One of the most rewarding parts of working for Gamasutra is that we tend to have a lot in common with you guys, our readers.
We all share a common enthusiasm for making games -- and by extension, our lives and our careers -- better for everyone. We care about important issues that could hurt or help our industry, we celebrate when our artistic achievements get recognized, and when something goes wrong, we want to know why.
That has never been clearer than today when, as part of our normal year-end routine, we checked to see what our most popular stories of the year were. As you'll see below, our readers rewarded us in 2012 by devouring and sharing some really killer and diverse articles, the kind of content we love to create around here. A lot of these ranked as our personal favorites as well, so it was gratifying to see that they resonated with you guys, too.
This year we thought we'd give you a little peek at what those articles are. The following, in ascending order, were the ten highest-trafficked articles on Gamasutra in 2012.
10. The Burning of Star Wars: The Old Republic
In its quest to quickly push out a free-to-play model for its flagship MMO, has BioWare burned all players -- both subscribers and the new free crowd? MMO consultant Simon Ludgate takes a look at what the developer has really wrought with its adaptation of the game.
9. Congratulations, Your First Indie Game is a Flop
An indie developer reflects on how he spent too much time and effort trying to make a failure into a success, sharing his experiences about going from iOS to PC and Mac, and why being first out of the gate doesn't substitute for having a truly compelling game.
8. The Cabal: Valve’s Design Process For Creating Half-Life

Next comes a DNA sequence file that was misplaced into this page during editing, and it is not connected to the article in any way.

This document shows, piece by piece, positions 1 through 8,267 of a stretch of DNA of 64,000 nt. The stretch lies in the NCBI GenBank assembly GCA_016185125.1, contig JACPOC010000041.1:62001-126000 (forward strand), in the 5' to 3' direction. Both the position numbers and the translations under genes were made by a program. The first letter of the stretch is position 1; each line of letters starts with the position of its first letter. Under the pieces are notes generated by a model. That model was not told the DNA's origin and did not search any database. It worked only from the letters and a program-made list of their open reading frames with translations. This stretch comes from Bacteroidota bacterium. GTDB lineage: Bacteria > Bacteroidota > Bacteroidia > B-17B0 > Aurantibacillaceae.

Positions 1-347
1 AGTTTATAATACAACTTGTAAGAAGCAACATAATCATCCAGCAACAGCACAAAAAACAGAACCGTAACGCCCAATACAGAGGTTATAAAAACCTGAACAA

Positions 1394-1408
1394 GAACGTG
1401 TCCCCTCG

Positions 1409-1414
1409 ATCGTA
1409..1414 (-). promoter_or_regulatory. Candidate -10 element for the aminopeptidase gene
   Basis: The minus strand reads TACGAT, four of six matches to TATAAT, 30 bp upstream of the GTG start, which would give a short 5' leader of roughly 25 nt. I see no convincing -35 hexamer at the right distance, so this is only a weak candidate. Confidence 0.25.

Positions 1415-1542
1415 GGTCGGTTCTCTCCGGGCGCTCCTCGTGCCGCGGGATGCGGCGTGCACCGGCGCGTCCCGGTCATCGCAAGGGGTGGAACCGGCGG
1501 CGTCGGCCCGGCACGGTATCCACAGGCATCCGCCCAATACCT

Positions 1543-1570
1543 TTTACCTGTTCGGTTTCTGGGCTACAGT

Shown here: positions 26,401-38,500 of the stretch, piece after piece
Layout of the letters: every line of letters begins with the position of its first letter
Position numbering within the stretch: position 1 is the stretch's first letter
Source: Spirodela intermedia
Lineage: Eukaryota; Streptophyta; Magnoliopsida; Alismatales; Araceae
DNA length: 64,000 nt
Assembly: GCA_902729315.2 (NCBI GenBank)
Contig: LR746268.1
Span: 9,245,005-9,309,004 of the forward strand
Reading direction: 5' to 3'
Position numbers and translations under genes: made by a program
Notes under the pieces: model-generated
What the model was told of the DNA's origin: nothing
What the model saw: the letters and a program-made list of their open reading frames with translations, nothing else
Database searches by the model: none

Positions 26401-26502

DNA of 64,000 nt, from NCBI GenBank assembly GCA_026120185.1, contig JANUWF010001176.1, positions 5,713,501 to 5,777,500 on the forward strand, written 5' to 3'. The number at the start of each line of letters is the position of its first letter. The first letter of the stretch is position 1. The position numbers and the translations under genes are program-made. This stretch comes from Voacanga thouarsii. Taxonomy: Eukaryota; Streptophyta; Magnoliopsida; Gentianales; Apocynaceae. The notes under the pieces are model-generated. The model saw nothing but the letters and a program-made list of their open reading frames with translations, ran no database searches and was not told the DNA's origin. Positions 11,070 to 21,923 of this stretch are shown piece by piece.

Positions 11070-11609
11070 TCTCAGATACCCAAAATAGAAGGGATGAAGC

has seen resounding critical and financial success (winning over 50 "Game of the Year" awards and selling more than a million copies worldwide), few people realize that it didn’t start out a winner — in fact, Valve’s first attempt at the game had to be scrapped. This article by senior designer Ken Birdwell is about the teamwork – or "Cabal process" — that turned the initial, less than impressive version of Half-Life into a groundbreaking success.
7. The Fundamental Pillars of a Combat System
Senior designer on the Assassin's Creed
team Sebastien Lambottin takes a look at how combat systems should be designed -- taking in everything from the Mario
series to Call of Duty
6. Cliff Bleszinski's Game Developer Flashcards
Having trouble putting your finger on the behavior of your development team? Cliff Bleszinski [now formerly of Epic] here "identifies communication techniques that are often used in discussions, arguments, and debates among game developers."
5. The Next Twenty Years: What Windows 8's Closed Distribution Means for Developers
In this highly detailed article which originally appeared on his site, programmer and game industry veteran Casey Muratori takes a long, hard look at what the closed game market in Windows 8 will mean for developers not just immediately, but down the road.
4. Sad But True: We Can't Prove When Super Mario Bros. Came Out
When did Super Mario Bros.
first go on sale in the U.S.? You'd think this would be an easy thing to answer, but dig as deep as we did and you'll find more questions than answers.
3. Turning down Zynga: Why I left after the $210M Omgpop buy
When Zynga paid around $210 million for Draw Something developer Omgpop last week, only one person turned down the offer to join the FarmVille house. Game designer and programmer Shay Pierce writes how a difference in values drove the decision.
2. Newell: Valve would 'disintegrate' before selling out
"It's way more likely we would head in that direction than say, 'Let's find some giant company that wants to cash us out.'" - Valve boss Gabe Newell explains why his company is never going to sell out.
1. Opinion: Video games and Male Gaze - are we men or boys?Game Developer
's Brandon Sheffield claims the game industry at large still treats women primarily as a vehicle for the display of boobs and butts, saying this is a natural extension of who we put in charge.